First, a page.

Chapter 2 – Previous bushfire inquiries
The substantial number of previous inquiries into bushfires in Australia
was noted on many occasions in evidence to this committee inquiry. This chapter
briefly considers the findings of major recent bushfire inquiries and explores
the frustrations many in the community feel about apparent political inaction
Since 1939, there have been at least 18 major bushfire inquiries in
Australia, including state and federal parliamentary committee inquiries, COAG
reports, coronial inquiries and Royal Commissions. They are listed as follows:
- 1939 (Victoria): Report of the Royal Commission to inquire into
the causes of and measures taken to prevent the bush fires of January, 1939.
- 1961 (Western Australia): Report of the Royal Commission
appointed to enquire into and report upon the bush fires of December 1960 and
January, February and March 1961, Western Australia. G.J. Rodger.
- 1967 (Tasmania): The bush fire disaster of 7th February, 1967:
report and summary of evidence. D.M. Chambers and C.G. Brettingham-Moore.
- 1977 (Victoria): Report of the Board of Inquiry into the
occurrence of bush and grass fires in Victoria. E. Barber.
- 1984 (Victoria): Report of the Bushfire Review Committee on
bushfire preparedness in Victoria, Australia, following the Ash Wednesday fires
16 February 1983. S.I. Miller et. al.
- 1984 (national): 'Bushfires and the Australian environment',
Report by the House of Representatives Standing Committee on Environment and
Conservation. P. Milton, Chair.
- 1994 (NSW): Report of the Select Committee on Bushfires,
Parliament of New South Wales, Legislative Assembly.
- 1996 (NSW): Recommendations from the New South Wales Inquiry into
1993/94 Fires, NSW State Coroner’s Office. J.W. Hiatt.
- 2001 (NSW): Recommendations from the Inquiry into the Fire at Mt Ku-Ring-Gai
Chase National Park, NSW State Coroner’s Office. J. Stevenson.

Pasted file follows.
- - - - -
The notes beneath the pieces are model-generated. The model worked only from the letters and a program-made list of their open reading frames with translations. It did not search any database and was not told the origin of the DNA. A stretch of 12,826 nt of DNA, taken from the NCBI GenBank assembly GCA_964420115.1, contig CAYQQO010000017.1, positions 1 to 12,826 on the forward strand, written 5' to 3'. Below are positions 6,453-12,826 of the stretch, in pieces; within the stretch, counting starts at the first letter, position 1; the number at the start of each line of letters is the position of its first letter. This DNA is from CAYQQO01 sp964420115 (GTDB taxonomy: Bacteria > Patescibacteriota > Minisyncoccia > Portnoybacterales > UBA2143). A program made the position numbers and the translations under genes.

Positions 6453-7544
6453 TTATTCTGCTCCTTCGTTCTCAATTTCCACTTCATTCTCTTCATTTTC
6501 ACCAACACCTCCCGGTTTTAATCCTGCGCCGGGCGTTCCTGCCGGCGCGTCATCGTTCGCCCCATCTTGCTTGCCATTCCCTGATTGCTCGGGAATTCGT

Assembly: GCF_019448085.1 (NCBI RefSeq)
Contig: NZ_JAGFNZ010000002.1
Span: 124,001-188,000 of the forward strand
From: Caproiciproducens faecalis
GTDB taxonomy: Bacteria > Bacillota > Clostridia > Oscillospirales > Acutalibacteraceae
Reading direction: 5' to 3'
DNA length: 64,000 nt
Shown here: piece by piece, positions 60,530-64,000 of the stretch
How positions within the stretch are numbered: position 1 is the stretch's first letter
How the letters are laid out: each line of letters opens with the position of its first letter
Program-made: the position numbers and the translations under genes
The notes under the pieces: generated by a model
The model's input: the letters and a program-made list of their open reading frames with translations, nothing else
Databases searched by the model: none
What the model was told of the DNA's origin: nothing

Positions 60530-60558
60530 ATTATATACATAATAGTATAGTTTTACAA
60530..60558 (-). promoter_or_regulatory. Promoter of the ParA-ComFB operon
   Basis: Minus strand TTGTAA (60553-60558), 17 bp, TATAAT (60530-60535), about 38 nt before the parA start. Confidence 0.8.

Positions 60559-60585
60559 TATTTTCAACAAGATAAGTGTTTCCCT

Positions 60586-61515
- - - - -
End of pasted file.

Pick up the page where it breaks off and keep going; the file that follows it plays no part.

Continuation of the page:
- 2002 (Victoria): Report of the Investigation and Inquests into a
Wildfire and the Deaths of Five Firefighters at Linton on 2 December 1998.
State Coroner’s Office, Victoria. G. Johnstone.
- 2002 (NSW): Report on the Inquiry into the 2001/2002 Bushfires,
Joint Select Committee on Bushfires, Parliament of New South Wales, Legislative
Assembly. J. Price, Chair.
- 2003 (ACT): Inquiry into the Operational Response to the January
2003 Bushfires in the ACT. R.N. McLeod.
- 2003 (Victoria): Report of the Inquiry into the 2002–2003
Victorian Bushfires. B. Esplin et al.
- 2003 (national): 'A Nation Charred: Inquiry into the Recent
Australian Bushfires', House of Representatives Select Committee on the Recent
Australian Bushfires. G. Nairn, Chair.
- 2004 (national): Council of Australian Governments National
Inquiry into Bushfire Mitigation and Management. S. Ellis et al.
- 2006 (ACT): Inquests and Inquiry into Four Deaths and Four Fires
between 8 and 18 January 2003. M. Doogan, ACT Coroner.
- 2008 (Victoria) 'Report on the Impact of Public Land Management
Practices on Bushfires in Victoria', Victorian Parliamentary Environment and
Natural Resources Committee. J. Pandazopoulos, Chair.
- 2009 (Victoria): 2009 Victorian Bushfires Royal Commission
Interim Report. B. Teague et al.
- 2009 (Victoria): 2009 Victorian Bushfires Royal Commission
Interim Report 2: Priorities for building in bushfire prone areas. B. Teague et
- 2010 (Victoria): Victorian Bushfires Royal Commission Final
Report. B. Teague et al.
In Appendix 5 the committee reproduces the recommendations of these
reports, from the 2003 House of Representatives report onwards. The committee
has included government responses where available, as well as a brief comment
on the extent to which recommendations from those inquiries have been
Nearly all of these inquiries have been established in response to major
bushfire events in the south-eastern parts of Australia. As the Bushfire CRC
notes in its submission, these areas are more greatly affected by such events:
In northern Australia, few years pass without large areas
being burnt. These fires generally have a comparatively low economic impact due
to the limited population density and the dispersed nature of built assets. ...
In southern Australia however, large fires often have
significant economic and social impacts. The 2002-03 and 2006-07 fire seasons in south-eastern Australia, and most
particularly the 2008/09 season were bad, with very significant areas of forest
burnt during the summers, major asset losses occurring, very high suppression
costs being borne and complex incident management arrangements being required.
The submission also recognised the differences in the types of fires
that occur in the northern and southern parts of Australia:
Northern Australian fires tend to occur in savannah woodlands
and in hummock grasslands. The amount of fuel in these environments is
generally limited and the weather conditions in the dry season are generally
stable. Maximum fire intensities in these situations rarely exceed 20,000
kilowatts per metre. During bushfires in the mountain forests of southern
Australia maximum intensities can reach up to 100,000 kW/m.
The notable exception is the 1961 Royal Commission into Western
Australian bushfires that devasted the Dwellingup area. That inquiry found that